GLOBAL

Damn It, Now Giraffes Are Being Hunted To Extinction As Well

The giraffe population has dropped by about 40 percent since 1985

GLOBAL
Dreamstime
Dec 09, 2016 at 12:00 PM ET

Giraffes aren’t endangered yet, but they are now pretty close to it. An international conservation group just listed the long-necked creatures as vulnerable, one category up from being endangered. And considering the giraffe population has dropped from nearly 150,000 a few decades ago to only 80,000 left in the wild today, they might be in even more trouble than that sounds.

Giraffes don’t have the same reputation as a poaching target as do other iconic animals of Africa like elephants or rhinoceroses. That’s because what makes the giraffe stand out — its long neck — doesn’t offer the same obvious prize as ivory tusks or a rhino horn. But an animal the size of a giraffe is still going to hold big appeal to poachers, who reportedly kill the creatures for food while on the hunt for more valuable game. The giraffe’s relative lack of value doesn’t protect if from hunting — it just makes its death incidental.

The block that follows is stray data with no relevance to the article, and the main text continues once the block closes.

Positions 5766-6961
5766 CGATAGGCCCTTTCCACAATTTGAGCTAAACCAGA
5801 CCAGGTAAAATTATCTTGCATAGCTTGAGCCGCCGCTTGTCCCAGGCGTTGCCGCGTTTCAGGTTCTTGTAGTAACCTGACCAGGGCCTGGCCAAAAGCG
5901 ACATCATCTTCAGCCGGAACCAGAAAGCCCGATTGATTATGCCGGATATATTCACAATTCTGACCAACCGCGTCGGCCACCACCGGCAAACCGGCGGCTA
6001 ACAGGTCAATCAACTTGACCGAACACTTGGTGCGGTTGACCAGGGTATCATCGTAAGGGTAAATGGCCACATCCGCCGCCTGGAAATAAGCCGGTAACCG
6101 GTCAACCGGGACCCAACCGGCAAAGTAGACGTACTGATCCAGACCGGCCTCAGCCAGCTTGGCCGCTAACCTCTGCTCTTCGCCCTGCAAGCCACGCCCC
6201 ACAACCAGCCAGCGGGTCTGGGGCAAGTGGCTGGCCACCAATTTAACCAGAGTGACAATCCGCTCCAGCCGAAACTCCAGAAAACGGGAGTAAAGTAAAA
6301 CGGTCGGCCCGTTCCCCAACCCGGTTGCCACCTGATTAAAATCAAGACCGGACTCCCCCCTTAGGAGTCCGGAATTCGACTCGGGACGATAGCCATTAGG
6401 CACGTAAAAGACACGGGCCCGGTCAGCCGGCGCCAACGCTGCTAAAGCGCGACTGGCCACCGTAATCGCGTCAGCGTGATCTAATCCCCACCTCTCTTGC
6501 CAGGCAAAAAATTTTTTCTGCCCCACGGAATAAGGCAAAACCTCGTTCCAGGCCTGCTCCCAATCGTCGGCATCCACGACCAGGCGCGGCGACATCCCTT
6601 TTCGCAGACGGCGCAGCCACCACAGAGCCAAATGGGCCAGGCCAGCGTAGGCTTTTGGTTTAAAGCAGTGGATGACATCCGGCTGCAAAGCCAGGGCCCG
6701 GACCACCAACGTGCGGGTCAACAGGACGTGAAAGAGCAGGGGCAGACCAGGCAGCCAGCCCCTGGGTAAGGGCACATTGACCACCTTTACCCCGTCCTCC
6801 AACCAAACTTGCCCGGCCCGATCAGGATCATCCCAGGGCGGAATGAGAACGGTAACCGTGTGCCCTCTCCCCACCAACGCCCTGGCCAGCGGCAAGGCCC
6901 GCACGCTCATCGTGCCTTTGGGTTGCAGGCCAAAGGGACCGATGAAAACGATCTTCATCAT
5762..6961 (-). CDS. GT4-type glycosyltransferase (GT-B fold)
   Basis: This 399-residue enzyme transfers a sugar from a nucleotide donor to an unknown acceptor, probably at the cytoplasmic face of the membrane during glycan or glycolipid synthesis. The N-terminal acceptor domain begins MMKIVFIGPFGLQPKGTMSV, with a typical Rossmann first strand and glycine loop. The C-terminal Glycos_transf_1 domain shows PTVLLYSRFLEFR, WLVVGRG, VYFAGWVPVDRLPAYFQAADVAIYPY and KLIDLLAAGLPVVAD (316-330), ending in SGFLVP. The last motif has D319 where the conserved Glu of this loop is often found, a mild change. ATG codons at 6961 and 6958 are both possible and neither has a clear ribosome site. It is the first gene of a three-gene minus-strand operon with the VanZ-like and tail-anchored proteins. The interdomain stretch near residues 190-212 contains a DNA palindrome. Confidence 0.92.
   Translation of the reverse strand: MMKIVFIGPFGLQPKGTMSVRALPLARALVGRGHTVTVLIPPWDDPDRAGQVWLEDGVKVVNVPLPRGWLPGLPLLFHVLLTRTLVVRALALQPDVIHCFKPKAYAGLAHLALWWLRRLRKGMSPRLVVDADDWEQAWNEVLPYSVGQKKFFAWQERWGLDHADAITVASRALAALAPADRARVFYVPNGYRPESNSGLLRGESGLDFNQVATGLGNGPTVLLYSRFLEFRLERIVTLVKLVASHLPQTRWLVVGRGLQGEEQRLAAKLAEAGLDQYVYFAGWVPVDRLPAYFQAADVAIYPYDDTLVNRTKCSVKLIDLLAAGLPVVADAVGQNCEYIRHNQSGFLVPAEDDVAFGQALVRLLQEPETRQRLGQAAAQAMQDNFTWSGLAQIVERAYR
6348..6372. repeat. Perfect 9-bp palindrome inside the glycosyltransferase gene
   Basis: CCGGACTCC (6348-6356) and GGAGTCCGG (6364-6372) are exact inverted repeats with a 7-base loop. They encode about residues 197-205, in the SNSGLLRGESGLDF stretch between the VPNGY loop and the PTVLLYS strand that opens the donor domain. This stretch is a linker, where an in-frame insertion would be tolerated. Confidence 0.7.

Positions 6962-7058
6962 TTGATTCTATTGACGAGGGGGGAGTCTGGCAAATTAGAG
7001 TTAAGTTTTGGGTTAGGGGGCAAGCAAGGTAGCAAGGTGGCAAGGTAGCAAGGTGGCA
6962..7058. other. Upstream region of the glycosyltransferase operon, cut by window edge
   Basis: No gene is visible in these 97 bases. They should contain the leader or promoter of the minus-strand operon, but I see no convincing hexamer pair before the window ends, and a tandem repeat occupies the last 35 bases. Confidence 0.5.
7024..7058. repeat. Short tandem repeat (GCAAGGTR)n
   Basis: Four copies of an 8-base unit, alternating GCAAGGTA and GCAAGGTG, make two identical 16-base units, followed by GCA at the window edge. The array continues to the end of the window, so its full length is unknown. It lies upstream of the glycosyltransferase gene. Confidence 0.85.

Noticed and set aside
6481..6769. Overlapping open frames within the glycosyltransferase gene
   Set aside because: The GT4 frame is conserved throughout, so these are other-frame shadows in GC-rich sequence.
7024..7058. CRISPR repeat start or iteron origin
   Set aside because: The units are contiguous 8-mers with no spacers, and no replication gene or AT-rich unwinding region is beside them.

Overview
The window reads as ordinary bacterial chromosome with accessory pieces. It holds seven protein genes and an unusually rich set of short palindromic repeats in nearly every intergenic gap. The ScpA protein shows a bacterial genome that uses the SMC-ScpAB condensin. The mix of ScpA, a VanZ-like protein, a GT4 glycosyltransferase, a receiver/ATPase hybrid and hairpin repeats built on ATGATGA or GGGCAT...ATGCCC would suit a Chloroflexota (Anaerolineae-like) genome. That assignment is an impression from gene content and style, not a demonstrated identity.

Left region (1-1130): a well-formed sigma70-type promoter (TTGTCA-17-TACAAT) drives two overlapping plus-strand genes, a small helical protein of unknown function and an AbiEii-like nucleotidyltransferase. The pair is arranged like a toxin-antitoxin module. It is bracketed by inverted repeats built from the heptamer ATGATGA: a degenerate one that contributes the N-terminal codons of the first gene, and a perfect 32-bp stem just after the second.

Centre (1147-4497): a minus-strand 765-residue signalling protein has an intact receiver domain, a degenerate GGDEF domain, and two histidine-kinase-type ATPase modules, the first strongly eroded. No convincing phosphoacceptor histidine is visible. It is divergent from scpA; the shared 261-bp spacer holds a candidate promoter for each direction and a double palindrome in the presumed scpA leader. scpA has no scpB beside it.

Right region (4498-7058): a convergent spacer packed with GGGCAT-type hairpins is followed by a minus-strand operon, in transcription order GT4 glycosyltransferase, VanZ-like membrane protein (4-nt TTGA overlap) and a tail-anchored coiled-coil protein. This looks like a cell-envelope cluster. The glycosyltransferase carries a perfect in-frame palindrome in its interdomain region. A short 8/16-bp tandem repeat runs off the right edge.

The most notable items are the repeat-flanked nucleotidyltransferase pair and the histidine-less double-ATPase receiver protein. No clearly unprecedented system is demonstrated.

Poaching isn’t the only crisis that has begun indirectly harming giraffes. The HIV/AIDS pandemic and the poor availability of medications has created a market for folk remedies, and Tanzanian healers have claimed that the bone marrow and brain of a giraffe can treat or even cure the disease. This exacerbates the hunting for giraffes as a source of bushmeat for consumers willing to pay for it.

Other threats to giraffes are more subtle. The savanna environments that sustain giraffes throughout central Africa are shrinking because of human development, while climate change increases the frequency of droughts and wildfires. Disease may also be a growing problem for giraffes — which may too be tied in with rapid environmental change — but that is harder to verify.

Part of the problem is that giraffes have received relatively little media attention, with conservationists calling their population decrease a quiet, or even silent, extinction. That’s changed since the International Union for the Conservation of Nature placed giraffes on its list of threatened species earlier this week, attracting plenty of coverage. The threats facing giraffes are no longer a secret. Now it’s just a question of what to do about it.